Filene's, Jordan Marsh, Gilchrist's, even Woolworth, all names from downtown's past now. But don't forget R.H. Stearn's, at Tremont and Temple Place, which once rivaled Filene's and Jordan Marsh as a regional retailing company.
Its flagship ten-story building, finished in 1909, still stands at Tremont Street and Temple Place. Even the original metal awnings are still there - although somebody, for some reason, removed the "R.H." from them sometime after the store closed in 1978.
The building, now home to apartments for the elderly and disabled and a couple of small shops, still retains its original outside detailing, including stone faces peering down at you from near the roof:
To the stars!
The architects at Parker, Thomas & Rice loved their fish:
At the time, Boston architects also loved them some allusions to Babylonian mythology:
The store was founded by Richard H. Stearns in 1847. After World War II, the store opened outlets in newfangled suburban shopping malls - and in downtown Wellesley (in a building that later became a Filene's before that, too, shut).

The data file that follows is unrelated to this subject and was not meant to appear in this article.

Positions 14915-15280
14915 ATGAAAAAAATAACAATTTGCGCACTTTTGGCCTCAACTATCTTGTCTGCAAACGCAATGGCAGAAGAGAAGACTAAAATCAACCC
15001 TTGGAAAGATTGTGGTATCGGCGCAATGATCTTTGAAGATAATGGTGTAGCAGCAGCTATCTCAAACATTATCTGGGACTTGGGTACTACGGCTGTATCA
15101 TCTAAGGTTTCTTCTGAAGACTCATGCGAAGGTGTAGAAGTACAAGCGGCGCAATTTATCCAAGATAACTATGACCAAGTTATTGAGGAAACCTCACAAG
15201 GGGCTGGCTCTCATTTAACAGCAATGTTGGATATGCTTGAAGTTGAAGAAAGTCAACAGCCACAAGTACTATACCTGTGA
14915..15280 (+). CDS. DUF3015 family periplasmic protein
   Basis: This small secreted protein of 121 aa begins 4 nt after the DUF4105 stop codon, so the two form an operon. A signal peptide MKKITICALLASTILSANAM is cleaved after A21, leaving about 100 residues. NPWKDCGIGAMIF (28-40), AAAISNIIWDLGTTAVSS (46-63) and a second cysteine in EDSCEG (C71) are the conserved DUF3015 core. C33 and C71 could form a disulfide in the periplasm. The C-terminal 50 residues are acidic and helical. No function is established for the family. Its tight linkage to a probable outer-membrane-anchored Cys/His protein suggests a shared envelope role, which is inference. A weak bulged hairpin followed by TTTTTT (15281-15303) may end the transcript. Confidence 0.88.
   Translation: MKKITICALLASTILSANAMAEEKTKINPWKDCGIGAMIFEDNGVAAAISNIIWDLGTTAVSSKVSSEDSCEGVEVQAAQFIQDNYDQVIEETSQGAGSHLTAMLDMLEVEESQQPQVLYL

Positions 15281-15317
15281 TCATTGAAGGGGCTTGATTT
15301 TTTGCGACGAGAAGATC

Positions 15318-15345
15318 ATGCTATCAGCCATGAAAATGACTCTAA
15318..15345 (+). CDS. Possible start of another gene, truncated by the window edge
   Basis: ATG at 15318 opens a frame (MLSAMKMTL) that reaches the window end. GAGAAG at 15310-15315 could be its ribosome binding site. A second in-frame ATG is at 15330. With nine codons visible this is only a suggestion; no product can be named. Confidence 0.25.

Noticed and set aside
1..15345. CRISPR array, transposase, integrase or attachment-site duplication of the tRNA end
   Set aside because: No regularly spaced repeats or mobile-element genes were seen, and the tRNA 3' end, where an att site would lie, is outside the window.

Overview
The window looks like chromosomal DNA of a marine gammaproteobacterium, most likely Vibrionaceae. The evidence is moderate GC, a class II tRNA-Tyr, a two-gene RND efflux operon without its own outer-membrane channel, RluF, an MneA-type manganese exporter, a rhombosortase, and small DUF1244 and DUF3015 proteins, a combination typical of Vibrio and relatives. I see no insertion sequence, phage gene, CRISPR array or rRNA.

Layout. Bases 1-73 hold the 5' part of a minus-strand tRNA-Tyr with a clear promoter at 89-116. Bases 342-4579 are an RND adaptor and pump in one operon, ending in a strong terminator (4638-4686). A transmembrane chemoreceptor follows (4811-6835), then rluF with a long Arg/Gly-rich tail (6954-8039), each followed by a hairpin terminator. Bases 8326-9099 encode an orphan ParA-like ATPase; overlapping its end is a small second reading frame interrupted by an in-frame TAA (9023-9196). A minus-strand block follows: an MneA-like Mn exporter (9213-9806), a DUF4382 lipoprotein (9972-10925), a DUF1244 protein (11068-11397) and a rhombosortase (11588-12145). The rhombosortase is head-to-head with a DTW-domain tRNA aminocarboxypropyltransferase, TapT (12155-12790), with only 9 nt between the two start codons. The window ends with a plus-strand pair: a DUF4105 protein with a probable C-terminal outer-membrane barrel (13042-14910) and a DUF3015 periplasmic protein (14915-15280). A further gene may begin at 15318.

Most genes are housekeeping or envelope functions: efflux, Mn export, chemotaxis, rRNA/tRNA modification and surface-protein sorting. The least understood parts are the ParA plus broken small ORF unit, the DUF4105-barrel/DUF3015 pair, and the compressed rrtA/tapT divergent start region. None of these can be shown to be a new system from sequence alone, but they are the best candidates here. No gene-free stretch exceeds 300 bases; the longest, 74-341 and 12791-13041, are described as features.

Leslie Jones captured the scene outside the Tremont Street store, possibly in the 1950s:
Shopping Days in Retro Boston describes the store, which appealed to ladies of a certain age:
Stearns was prim and very proper…no frills and no gimmicks allowed! Stearns maintained a very loyal shopping clientele and they were very much, by the 1960’s, older ladies of the city and local Boston suburbs. Changing times did not change Stearns…well, not until 1975 with a new owner and some very modern ideas. Sadly, even with all this new identity and five modern branches by 1970, the store folded by 1978. Boston lost its “grand” store…the last really old style Boston store left…and with it died the vision of the “little old lady from Beacon Hill” image.
The Department Store Museum lists which departments were on which floors.
You can see the ghosts of its old markings from Washington Street:
Leslie Jones photo posted under this Creative Commons license.